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Kidney Cancer: Ablation Therapy
What is ablation therapy?
Ablation therapy is cancer treatment that destroys small tumors. There are 2 main types of ablation therapy used to treat kidney cancer:
Radiofrequency ablation(RFA). An electric current is used to make high-energy waves that heat and kill cancer cells. This is the type of ablation therapy most often used for kidney cancer.
Cryoablation. Extremely cold gas is put right into the tumor to freeze and kill cancer cells.
Both types are done by putting a needle-like probe into the tumor. In most cases, the probe is put in through your skin. An ultrasound or CT scan is used to guide it into the tumor and then watch and control the damage that's done. Ablation therapy doesn't cause a lot of damage to nearby tissues. But sometimes more than one treatment is needed.
When might radiofrequency ablation (RFA) be used for kidney cancer?
Your healthcare provider may advise RFA if:
You have only one kidney.
Your kidney without the tumor isn't working well.
You have other health conditions that make you unable to have surgery.
You're an older adult and surgery would be too hard on your body.
The tumor is small.
The cancer is on the surface of the kidney and not too close to other organs.
The cancer has spread to other organs, like your lungs or liver.
You have cancer that has come back, or you have more than one kidney tumor.
You have a family history of multiple kidney tumors.
You'll have surgery, but need RFA first to treat the tumor area to help prevent bleeding during surgery. (The heat closes the small blood vessels around the tumor.)
When might cryoablation (cryotherapy) be used for kidney cancer?
Your healthcare provider may advise cryoablation if one or more of the below applies to you:
What are the possible risks of ablation therapy?
All procedures have risks. The risks of ablation therapy include:
Pain that requires pain medicine
Infection where the probe is put into your body
Damage to the treated kidney
Damage to other nearby parts of your body (it depends on where the tumor is)
Talk with your healthcare provider about which risks apply most to you.
Before the procedure
Your healthcare provider will likely do blood tests to make sure that your blood clots normally and to see how well your liver and kidneys are working.
Tell your provider about all the medicines, herbs, and supplements you're taking. You may need to stop using some of these for a time before the procedure. This is often done for blood thinners, aspirin, and other nonsteroidal anti-inflammatory drugs (NSAIDs), such as ibuprofen.
Tell your provider about any allergies that you have. This includes allergies to anesthesia or contrast dye.
Tell your provider if you are pregnant or think you might be pregnant.
Your provider will tell you not to eat or drink anything starting the night before the treatment.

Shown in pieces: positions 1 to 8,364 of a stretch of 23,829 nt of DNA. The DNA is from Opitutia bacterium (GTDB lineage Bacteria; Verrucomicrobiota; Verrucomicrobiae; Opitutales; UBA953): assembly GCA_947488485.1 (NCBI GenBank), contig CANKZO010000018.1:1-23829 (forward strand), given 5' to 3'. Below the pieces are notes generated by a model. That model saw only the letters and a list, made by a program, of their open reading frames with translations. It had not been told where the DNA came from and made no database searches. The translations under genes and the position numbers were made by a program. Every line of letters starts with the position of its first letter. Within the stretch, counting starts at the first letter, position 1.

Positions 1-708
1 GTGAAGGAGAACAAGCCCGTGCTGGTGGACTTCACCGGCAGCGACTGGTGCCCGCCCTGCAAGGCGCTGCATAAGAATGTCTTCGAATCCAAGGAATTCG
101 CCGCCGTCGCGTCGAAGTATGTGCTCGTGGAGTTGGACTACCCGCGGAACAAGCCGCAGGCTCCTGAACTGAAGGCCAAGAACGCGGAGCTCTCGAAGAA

Arrange for someone to drive you home after the procedure.
During the procedure
This procedure will be done by an interventional radiologist. This doctor will work with your urologist to plan your treatment. The procedure may follow these basic steps:
You'll be given a gown to wear and will lie on an exam table.
Your blood pressure, heart rate, and pulse will be tracked during the procedure.
If anesthesia is needed, the nurse will put an IV (intravenous) line in your arm or hand to give you this medicine. (Anesthesia is the medicine used to make you sleep and not feel pain during treatment.)
Your healthcare provider will clean the skin where the probe will go in. A thin needle might be used to put medicine that numbs the area (called local anesthetic).
A small cut will be made in your skin. The probe will go in there. In some cases, more than one cut may be needed.
Your provider will use imaging scans to help guide the probe to the tumor. This may be done with a CT scan or ultrasound.
For RFA, a high-frequency electrical current will be sent through the probe to kill the cancer cells. Your healthcare provider may need to do this at more than one place. A grounding pad will be put on your leg or back.
For cryoablation, the probe’s tip will release a very cold gas to freeze the tumor and kill the cancer cells.
At the end of the procedure, the probe is taken out. The skin is covered with a bandage.
After the procedure
The procedure takes 1 to 3 hours. You'll wake up in a recovery room and stay there until you're fully awake and ready to go home. You'll likely be able to go home the same day. You may have mild pain or nausea. Your healthcare provider can give you medicines to help with these side effects.
You can go back to normal activity after a few days.
Working with your healthcare provider
Talk with your healthcare providers about what signs to look for after treatment and when to call them. Make sure you know what number to call with questions. Is there a different number for evenings and weekends?
Online Medical Reviewer:
Kimberly Stump-Sutliff RN MSN AOCNS
Online Medical Reviewer:
L Renee Watson MSN RN
Online Medical Reviewer:
Todd Gersten MD
Date Last Reviewed:
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